|from the TSA/ Creativity, Motivation, and Curriculums for Visual Arts and Textiles by Kate Sydik||| Print ||
I graduated from the University of Nebraska-Lincoln in 2003 with a BS in Environmental Studies, and in August 2010 from with a MA in Textiles Clothing and Design. This fall I started the Educational Psychology PhD program at UNL. I am interested in research into creativity, motivation, and curriculums for visual arts and textiles. Since I live in Lincoln, I had been highly anticipating the Textile Society of America 2010 Symposium to be held here in my town.
To coincide with the TSA Conference, held October 6-9, 2010 the theme for gallery exhibitions held in Lincoln for the month of October was textiles. It was a treat for so many textile exhibitions being held in town. I was particularly excited to see Anna Von Merten’s quilts on exhibit in the Project Room at Parrish Studios, as her quilts were part of the inspiration behind my recent masters thesis paper and exhibition work. I also enjoyed seeing work on display at Modern Arts Midwest by Michael James and Wendy Weiss, advisors and mentors to me in my textiles graduate program.
On Wednesday I participated in the weaving workshop taught by Julie Holyoke. Julie is a designer of custom silk Jacquard textiles, who currently teaches a range of courses related to weave-patterned textiles at the Fondazione Arte della Seta Lisio in Florence, Italy. (She also happens to be my mother’s first cousin, so it was great to see family.) Despite being a weaving novice, the workshop was the highlight of the conference for me. I learned a great deal in the workshop, and it has inspired me to delve further into exploring weaving as a creative medium.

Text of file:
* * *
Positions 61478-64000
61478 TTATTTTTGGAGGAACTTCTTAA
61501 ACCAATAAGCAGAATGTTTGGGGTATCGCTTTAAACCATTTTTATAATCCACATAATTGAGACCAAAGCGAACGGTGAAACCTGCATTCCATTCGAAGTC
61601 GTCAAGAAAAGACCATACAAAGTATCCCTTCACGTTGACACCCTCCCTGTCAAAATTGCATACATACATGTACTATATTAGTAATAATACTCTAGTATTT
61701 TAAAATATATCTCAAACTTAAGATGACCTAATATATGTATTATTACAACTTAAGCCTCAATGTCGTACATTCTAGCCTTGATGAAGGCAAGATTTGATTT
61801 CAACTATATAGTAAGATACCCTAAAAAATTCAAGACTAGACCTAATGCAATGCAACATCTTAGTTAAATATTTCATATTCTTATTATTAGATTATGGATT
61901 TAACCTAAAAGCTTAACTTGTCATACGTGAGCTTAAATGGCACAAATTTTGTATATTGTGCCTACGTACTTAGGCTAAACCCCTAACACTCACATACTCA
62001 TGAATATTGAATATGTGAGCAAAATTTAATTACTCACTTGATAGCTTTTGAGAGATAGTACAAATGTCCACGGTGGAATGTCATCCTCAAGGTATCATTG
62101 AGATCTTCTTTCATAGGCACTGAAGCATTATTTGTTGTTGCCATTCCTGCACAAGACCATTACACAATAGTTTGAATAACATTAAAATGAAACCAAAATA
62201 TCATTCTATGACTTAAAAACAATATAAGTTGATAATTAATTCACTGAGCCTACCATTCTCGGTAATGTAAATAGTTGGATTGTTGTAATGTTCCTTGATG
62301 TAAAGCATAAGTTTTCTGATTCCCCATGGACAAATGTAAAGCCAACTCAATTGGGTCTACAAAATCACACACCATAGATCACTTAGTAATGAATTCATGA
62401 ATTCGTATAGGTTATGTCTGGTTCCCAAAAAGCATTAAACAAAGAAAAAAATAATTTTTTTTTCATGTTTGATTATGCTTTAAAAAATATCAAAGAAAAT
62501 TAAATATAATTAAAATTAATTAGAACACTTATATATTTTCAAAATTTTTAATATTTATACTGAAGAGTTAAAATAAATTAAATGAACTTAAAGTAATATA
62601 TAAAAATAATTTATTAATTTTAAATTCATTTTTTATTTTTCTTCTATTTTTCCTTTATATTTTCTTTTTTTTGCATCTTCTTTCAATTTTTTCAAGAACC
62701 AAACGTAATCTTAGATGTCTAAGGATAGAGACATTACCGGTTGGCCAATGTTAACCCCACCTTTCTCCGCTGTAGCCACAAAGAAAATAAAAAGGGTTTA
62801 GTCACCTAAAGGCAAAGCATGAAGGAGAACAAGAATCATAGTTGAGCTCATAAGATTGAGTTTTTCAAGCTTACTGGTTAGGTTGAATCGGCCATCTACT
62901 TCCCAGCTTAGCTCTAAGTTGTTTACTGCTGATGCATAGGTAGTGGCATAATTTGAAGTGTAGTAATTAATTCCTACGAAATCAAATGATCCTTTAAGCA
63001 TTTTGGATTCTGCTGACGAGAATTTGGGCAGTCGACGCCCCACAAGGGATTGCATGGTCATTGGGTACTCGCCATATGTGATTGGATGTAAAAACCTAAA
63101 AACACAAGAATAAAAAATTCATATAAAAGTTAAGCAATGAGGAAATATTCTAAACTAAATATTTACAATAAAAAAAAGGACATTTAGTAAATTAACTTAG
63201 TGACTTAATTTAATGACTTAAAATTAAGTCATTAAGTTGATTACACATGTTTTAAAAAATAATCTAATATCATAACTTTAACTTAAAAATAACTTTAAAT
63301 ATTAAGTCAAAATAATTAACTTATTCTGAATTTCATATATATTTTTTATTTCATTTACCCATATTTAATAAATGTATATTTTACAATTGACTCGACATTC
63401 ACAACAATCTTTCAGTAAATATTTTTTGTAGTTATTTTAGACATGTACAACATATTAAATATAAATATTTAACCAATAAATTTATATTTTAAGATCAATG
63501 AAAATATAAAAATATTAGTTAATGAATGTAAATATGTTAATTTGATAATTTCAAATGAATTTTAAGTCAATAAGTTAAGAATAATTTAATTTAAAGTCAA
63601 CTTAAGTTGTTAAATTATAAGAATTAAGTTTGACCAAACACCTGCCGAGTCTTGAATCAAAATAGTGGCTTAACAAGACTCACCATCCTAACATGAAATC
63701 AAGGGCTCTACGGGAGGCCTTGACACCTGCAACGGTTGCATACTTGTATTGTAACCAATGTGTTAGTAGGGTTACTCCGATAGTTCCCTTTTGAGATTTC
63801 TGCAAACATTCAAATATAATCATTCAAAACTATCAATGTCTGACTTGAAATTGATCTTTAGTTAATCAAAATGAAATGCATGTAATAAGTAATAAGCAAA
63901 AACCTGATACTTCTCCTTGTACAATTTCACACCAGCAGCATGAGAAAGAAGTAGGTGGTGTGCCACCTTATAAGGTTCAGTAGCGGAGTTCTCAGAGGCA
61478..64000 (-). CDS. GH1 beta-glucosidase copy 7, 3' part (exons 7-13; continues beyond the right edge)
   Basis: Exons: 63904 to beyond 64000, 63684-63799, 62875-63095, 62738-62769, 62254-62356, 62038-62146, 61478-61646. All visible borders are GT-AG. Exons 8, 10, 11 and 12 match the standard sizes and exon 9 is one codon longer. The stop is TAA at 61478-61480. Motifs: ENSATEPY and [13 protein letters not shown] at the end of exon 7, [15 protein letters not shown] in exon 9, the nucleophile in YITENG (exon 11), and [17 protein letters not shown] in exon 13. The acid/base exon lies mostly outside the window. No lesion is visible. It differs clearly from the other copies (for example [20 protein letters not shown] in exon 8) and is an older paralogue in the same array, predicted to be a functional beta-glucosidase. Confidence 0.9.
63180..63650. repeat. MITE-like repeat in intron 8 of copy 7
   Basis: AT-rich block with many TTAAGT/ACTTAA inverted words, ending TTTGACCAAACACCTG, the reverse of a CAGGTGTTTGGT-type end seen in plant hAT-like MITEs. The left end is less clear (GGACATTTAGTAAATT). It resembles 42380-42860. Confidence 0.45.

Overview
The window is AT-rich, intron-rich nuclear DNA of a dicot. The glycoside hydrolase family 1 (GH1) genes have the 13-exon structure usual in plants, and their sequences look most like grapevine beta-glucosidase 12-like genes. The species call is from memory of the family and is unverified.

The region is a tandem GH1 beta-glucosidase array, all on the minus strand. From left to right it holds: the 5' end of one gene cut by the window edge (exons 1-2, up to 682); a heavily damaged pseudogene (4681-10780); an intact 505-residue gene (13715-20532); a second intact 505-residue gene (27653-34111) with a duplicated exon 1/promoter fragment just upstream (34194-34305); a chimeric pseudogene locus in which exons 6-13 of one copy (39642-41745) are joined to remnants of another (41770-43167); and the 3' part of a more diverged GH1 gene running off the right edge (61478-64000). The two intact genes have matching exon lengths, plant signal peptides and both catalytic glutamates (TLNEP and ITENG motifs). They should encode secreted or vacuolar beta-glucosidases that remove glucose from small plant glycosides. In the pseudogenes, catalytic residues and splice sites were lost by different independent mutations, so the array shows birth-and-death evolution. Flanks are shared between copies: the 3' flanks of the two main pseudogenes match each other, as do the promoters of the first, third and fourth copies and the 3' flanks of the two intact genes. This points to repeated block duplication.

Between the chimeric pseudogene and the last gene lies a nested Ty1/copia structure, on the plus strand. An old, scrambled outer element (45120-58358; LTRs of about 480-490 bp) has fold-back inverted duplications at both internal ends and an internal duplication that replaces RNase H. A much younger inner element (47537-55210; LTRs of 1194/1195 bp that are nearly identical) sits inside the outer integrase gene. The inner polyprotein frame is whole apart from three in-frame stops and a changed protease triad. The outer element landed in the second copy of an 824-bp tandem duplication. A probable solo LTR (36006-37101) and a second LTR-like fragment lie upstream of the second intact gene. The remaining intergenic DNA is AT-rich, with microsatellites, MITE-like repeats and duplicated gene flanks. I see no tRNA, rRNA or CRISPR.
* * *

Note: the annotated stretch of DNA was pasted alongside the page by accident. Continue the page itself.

On Thursday morning I went the first session, Cyber Space: Art Yarn to Fiber R/Evolution after exploring the wonderful textiles being sold in the textile marketplace. I am looking at how fiber artists and makers are using social media for a qualitative research class this semester, so this session and the Saturday afternoon session on Looping and other Openwork were particularly relevant to me. Thursday afternoon I was fascinated to learn more about the itajime clamp resist dying process and to see beautiful clamped resist work by Yoshiko Iwamoto Wada, Ana Lisa Hedstrom, Jay Rich, and Elin Noble.
Session: What’s Old is New Again: Carved Board Clamped Resist Dyeing
I enjoyed the Plenary Session lecture on Friday by Dominique Cardon and the Dyes and Color Materials and Culture session following. In my surface design work I have mostly used synthetic dyes, but I am very interested in learning more about natural dyes. I found Christina Cole’s research on natural dyes in quillwork especially fascinating. Living in Nebraska, I have seen and admired designs of Native American textiles featuring quillwork, but I had never stopped to think about where the dyes had come from or how they had been obtained.
On Saturday morning I watched the videos about jaspé rebozo weaving in Mexico, and Molas made by Kuna women in Panama. I have seen Molas as part of the IQSC collection, but it was interesting to learn more about the Kuna culture directly from members of the culture in the film.
I appreciate all the hard work that several of my professors and colleagues from the department of Textiles, Clothing and Design at UNL put into organizing and coordinating the conference and surrounding exhibitions. The chance to meet and network with people who are passionate and knowledgeable about textiles was a fabulous experience. Having the conference held in my town was icing on the cake!
Kate Sydik Portfolio
Blocks: Obstacles and Possibilities
24"h x 30"w
hand-dyed cotton and silk
pieced, appliqued & quilted
Passage: Observations of a Journey, 2010
36"h x 45"w
hand dyed cotton
pieced & quilted
The pieces were both from Platzgeist: Revealing the Spirit of the Familiar, my masters option II exhibition that was in the Robert Hillestad Textiles Gallery in June.
Read Kate Sydik's thesis paper Platzgeist: Revealing the Spirit of the Familiar
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